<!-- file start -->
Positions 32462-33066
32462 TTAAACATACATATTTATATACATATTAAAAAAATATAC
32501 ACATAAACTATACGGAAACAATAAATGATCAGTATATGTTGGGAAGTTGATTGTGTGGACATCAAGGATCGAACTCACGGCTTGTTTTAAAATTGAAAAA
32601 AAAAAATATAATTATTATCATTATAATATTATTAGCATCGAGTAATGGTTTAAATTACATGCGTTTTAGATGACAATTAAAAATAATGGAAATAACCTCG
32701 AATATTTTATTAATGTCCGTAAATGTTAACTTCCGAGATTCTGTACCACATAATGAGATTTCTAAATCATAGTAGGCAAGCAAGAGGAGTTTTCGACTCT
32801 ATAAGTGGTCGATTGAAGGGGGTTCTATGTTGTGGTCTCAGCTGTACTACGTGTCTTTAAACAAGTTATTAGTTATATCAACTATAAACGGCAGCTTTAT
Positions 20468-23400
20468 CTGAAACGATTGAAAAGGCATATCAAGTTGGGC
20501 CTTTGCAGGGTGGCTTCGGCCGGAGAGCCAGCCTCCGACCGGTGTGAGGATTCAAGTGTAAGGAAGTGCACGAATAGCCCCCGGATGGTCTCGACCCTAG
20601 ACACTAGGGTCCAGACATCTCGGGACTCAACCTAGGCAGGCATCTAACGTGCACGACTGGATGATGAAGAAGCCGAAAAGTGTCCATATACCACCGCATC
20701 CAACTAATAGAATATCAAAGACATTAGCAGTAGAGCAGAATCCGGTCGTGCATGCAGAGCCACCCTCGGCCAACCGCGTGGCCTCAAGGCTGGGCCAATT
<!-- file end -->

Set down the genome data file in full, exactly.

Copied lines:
Positions 32462-33066
32462 TTAAACATACATATTTATATACATATTAAAAAAATATAC
32501 ACATAAACTATACGGAAACAATAAATGATCAGTATATGTTGGGAAGTTGATTGTGTGGACATCAAGGATCGAACTCACGGCTTGTTTTAAAATTGAAAAA
32601 AAAAAATATAATTATTATCATTATAATATTATTAGCATCGAGTAATGGTTTAAATTACATGCGTTTTAGATGACAATTAAAAATAATGGAAATAACCTCG
32701 AATATTTTATTAATGTCCGTAAATGTTAACTTCCGAGATTCTGTACCACATAATGAGATTTCTAAATCATAGTAGGCAAGCAAGAGGAGTTTTCGACTCT
32801 ATAAGTGGTCGATTGAAGGGGGTTCTATGTTGTGGTCTCAGCTGTACTACGTGTCTTTAAACAAGTTATTAGTTATATCAACTATAAACGGCAGCTTTAT
Positions 20468-23400
20468 CTGAAACGATTGAAAAGGCATATCAAGTTGGGC
20501 CTTTGCAGGGTGGCTTCGGCCGGAGAGCCAGCCTCCGACCGGTGTGAGGATTCAAGTGTAAGGAAGTGCACGAATAGCCCCCGGATGGTCTCGACCCTAG
20601 ACACTAGGGTCCAGACATCTCGGGACTCAACCTAGGCAGGCATCTAACGTGCACGACTGGATGATGAAGAAGCCGAAAAGTGTCCATATACCACCGCATC
20701 CAACTAATAGAATATCAAAGACATTAGCAGTAGAGCAGAATCCGGTCGTGCATGCAGAGCCACCCTCGGCCAACCGCGTGGCCTCAAGGCTGGGCCAATT